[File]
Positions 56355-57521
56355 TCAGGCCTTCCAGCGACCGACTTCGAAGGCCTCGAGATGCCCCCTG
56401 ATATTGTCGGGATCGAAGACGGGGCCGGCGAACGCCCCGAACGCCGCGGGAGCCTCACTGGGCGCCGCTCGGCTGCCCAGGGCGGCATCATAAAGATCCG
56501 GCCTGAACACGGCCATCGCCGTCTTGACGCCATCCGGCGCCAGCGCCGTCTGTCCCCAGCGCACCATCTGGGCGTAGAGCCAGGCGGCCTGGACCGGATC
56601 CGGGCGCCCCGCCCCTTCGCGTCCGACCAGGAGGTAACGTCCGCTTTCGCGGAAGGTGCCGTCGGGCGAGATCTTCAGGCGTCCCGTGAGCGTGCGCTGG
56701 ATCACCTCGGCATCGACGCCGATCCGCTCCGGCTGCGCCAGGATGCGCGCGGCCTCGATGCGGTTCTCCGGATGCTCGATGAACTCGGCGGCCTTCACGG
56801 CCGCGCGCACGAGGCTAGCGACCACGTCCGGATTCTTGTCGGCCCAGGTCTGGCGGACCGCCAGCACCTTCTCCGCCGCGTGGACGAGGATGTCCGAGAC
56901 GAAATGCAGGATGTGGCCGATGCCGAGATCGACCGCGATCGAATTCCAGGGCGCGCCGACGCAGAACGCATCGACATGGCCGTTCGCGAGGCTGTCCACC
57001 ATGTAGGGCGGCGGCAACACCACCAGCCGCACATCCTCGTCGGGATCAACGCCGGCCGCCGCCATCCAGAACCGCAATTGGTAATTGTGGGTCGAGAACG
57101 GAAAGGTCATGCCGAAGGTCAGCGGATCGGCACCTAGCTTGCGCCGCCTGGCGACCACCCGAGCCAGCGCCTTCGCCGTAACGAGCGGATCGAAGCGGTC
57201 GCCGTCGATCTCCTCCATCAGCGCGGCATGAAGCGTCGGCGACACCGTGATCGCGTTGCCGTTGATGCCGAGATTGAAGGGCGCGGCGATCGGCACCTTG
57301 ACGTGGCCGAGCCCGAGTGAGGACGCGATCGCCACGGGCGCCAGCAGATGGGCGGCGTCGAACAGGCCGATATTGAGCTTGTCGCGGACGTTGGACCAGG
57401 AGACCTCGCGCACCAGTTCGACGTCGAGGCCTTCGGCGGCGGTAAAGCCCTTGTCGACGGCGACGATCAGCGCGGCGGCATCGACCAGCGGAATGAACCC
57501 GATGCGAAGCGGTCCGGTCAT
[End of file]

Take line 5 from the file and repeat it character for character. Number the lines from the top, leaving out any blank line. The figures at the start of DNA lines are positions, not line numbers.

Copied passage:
56601 CGGGCGCCCCGCCCCTTCGCGTCCGACCAGGAGGTAACGTCCGCTTTCGCGGAAGGTGCCGTCGGGCGAGATCTTCAGGCGTCCCGTGAGCGTGCGCTGG